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Why autumn is the best time for birdwatching in Portugal

Lying at the far south-western tip of mainland Europe, on the eastern Atlantic ‘flyway’, the beautiful Portugal represent one of the continent’s top birdwatching destinations in Autumn, for both residents and visitors.
The majority of the migration in Portugal takes place during March and April in the Spring, and September and October during the Autumn, thus, though there are resident species present throughout the year, what you will see during the Winter differs markedly from what you’ll see during the Summer. Total numbers also change at different periods of the year, with some birds migrating within their range and swelling the number of individuals present at different periods of the year.
Autumn is the time when birds are coming and going around our shores, and is indeed an exciting time for birds and birding. The Autumn Migration, (during September and October) is a period that’s largely overlooked but that is incredibly productive. You can see not only Eagles either, but Honey Buzzards, Egyptian Vultures, Wrynecks and all kinds of other great species.
But not only is a great time to spot birds, but also to discover our beautiful Portugal for its sightseeing. At this time of year, the weather is still appealing warm and the golden vegetation along the bright sunny days lead you to a peaceful and serene atmosphere.
Come see for your own eyes! And…
Good birding!
We Love Small Hotels Team 😉
Looking for  birdwatching holiday in Portugal? Here is our selection!

October 22, 2015|

Alentejo: where the storks escort you along the way…

 

The Alentejo is the biggest region of Portugal and its size walks side by side with the beauty and charms of its landscape.

The inland is a mix of emotions, colours and shapes. Golden plains to the south, green valleys to the north, castles, temples, flora and fauna of great distinction.  On the other hand, the coast is presented among slopes and rocky cliffs, secluded, deserted beaches and a unique spirit of freedom, commented on by many. Probably is this spirit of freedom felt in this destination that attract thousands of white storks to this region where you can find the biggest colony of storks of the country.

Some of them are resident but the biggest part migrate to Africa after the  Spring season. When the Spring comes again it is typical that they return to the same nest over the years.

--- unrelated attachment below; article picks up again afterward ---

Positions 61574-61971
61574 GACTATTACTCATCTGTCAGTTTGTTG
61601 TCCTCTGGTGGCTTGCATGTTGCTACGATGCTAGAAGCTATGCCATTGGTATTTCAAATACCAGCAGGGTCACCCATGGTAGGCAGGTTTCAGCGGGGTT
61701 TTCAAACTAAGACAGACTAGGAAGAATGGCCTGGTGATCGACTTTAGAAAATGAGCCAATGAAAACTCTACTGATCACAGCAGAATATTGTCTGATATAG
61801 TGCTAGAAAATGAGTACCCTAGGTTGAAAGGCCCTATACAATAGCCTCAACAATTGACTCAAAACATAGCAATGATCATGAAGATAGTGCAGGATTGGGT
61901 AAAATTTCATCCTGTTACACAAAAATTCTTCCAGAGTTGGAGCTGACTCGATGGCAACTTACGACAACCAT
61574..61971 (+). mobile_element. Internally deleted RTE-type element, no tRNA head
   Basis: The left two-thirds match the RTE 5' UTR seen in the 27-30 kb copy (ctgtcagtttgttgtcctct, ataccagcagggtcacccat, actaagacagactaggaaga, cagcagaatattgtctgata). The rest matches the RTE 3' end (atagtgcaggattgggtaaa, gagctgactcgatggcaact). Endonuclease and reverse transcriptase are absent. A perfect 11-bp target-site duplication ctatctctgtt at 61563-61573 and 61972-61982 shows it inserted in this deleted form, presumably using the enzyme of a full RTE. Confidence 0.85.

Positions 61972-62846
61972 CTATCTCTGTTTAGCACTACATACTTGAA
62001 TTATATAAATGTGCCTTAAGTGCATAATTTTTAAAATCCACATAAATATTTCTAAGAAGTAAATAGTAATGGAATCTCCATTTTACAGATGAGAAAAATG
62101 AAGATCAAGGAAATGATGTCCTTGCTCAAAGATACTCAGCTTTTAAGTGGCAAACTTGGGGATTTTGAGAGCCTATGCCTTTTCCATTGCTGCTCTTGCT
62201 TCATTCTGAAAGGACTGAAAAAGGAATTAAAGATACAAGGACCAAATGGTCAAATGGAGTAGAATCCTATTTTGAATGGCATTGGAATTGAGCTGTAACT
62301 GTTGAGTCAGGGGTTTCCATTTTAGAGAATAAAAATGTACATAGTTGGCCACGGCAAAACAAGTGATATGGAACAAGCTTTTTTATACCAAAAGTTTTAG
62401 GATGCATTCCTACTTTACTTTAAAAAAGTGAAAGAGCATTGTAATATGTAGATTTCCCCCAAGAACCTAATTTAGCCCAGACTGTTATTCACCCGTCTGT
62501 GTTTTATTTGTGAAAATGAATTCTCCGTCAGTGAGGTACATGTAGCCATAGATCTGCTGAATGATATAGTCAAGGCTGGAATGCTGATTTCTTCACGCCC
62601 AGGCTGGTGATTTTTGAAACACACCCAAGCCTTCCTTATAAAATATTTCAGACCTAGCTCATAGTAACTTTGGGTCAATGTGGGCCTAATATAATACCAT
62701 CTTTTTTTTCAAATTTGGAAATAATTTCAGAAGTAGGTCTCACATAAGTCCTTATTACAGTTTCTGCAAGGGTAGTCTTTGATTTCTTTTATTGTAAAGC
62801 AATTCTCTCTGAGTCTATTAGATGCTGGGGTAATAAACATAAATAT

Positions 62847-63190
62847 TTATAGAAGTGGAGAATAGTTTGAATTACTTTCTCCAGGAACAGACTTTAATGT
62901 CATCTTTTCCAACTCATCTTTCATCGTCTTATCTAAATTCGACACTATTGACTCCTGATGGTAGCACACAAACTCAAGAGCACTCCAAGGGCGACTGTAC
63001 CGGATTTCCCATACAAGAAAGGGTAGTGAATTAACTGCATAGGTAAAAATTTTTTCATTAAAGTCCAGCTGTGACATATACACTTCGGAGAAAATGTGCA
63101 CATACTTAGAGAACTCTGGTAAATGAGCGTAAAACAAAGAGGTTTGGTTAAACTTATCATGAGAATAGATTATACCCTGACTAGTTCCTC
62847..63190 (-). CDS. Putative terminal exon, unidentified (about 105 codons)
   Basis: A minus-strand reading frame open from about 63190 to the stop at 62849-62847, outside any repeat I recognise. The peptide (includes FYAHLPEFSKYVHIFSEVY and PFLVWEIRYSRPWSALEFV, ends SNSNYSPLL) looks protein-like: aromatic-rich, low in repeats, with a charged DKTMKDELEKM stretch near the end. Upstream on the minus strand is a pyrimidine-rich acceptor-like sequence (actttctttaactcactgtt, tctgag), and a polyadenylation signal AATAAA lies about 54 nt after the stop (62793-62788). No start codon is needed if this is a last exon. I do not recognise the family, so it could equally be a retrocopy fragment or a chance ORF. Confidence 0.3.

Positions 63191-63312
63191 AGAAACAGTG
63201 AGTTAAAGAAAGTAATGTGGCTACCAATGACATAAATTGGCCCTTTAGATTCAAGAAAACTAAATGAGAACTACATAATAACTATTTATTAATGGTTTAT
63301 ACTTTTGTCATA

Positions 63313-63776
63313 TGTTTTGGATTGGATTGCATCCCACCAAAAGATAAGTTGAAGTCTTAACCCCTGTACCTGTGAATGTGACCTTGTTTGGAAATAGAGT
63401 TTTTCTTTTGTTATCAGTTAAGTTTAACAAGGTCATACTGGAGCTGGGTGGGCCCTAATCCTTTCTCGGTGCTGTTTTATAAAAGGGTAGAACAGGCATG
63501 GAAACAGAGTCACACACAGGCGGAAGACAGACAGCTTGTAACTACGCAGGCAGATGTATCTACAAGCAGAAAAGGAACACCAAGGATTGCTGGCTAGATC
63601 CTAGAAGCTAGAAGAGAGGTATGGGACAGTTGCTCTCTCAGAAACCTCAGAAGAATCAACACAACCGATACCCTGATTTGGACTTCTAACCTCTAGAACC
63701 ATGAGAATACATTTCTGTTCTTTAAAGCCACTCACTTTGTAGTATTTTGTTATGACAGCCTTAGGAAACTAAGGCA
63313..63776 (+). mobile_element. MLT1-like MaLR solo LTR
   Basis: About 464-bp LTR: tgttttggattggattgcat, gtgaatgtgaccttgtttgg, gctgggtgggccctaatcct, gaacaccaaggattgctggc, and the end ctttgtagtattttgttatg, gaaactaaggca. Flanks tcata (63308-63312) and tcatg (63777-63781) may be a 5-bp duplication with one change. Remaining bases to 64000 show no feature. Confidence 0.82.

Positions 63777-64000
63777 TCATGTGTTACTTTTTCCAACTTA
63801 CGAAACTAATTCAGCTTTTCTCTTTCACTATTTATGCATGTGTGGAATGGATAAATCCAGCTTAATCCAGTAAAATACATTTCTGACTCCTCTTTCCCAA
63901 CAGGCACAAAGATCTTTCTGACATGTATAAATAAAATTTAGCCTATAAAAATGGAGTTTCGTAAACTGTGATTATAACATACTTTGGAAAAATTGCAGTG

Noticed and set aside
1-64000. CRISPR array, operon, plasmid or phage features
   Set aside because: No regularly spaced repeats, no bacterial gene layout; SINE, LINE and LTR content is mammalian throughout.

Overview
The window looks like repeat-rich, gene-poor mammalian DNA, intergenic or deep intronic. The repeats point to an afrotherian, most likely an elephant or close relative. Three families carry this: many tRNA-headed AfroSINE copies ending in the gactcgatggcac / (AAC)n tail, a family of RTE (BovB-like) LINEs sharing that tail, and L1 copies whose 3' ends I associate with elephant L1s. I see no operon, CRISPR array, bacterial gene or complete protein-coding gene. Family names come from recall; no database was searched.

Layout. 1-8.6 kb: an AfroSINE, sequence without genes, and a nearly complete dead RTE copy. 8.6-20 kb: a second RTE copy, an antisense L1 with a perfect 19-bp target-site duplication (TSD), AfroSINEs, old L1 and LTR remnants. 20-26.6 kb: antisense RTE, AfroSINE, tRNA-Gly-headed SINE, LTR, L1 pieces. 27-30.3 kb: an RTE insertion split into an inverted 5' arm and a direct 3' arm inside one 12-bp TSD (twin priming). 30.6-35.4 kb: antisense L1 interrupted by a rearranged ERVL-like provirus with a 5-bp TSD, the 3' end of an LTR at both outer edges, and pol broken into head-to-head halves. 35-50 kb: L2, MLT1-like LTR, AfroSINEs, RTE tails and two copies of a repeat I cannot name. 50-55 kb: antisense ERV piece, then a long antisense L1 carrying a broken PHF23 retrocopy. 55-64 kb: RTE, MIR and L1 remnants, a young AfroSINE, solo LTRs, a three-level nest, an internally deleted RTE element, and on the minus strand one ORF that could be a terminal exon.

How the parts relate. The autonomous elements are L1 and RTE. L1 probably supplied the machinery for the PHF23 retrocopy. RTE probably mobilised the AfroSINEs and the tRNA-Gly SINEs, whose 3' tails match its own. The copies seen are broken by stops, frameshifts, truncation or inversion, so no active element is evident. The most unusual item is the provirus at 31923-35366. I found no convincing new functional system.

But the most curious fact about these friendly birds is that they nest on the top of the cliffs, with sometimes strong waves underneath but they seem not to care for…this is very unusual from this bird species as said by the experts. So it is probably unique  the world. They nest not only on top of cliffs but also on electrical poles and chimneys so it is very common to see this beautiful big birds within the region.
Not only the white storks are common in Alentejo. It is one of the best region in Portugal for birdwatching! Are you a birdwatching fan?
Have a look at our tours here.
Looking for an accommodation in the coast? Check here.
Or would you rather prefer the inland? Check here.
Enjoy Alentejo, its landscape and its nature richness!

April 24, 2015|

Birdwatching in Lisbon and its Surroundings

Do you like birdwatching? Have you ever been to Lisbon? Would you like to combine both and visit a city that is full of birds as well as the most accessible birdwatching sanctuary in Europe, the Tagus Birdwatching estuary?
Yes, this site is located just across the Vasco da Gama bridge, a beautifully arched bridge which links Lisbon and the south margin of the Tagus river. This is Portugal’s largest wetland area and one of the most important ones in Europe. It occupies an area of approx. 14.000 he, specifically created to protect populations of aquatic birds (though there are many non-wetland birds too). In winter, one can find many hundreds of waders, waterfowl and other aquatic species. During the summer, the estuary is alive with breeding species usually associated with the Mediterranean such as the Little Bittern, Cattle Egret, Squacco Heron, Little Egret, Great White Egret, the Purple Heron and many others. Put together, the greater Tagus estuary includes more than 250 species including the Greater Flamingos. But if you would like to combine tourism with birdwatching, then you should explore Lisbon, its attractions and parks.
First of all, book yourself a room at Browns Boutique Hotel & Apartments, a trendy hotel in the heart of old Lisbon. The next day walk till Cais do Sodré (15 minute walk) and start looking for Common Startlings, Pallid Swifts and Black-headed Gulls. At Cais do Sodré train station, pick the train that runs along the so-called Portuguese Riviera, which ends in Cascais. Explore its seafront and have lunch at any restaurant facing its incredibly blue bay and marina. On your way back, stop at Alcântara. Get yourself a taxi and ask to be taken to Tapada da […]

December 12, 2014|
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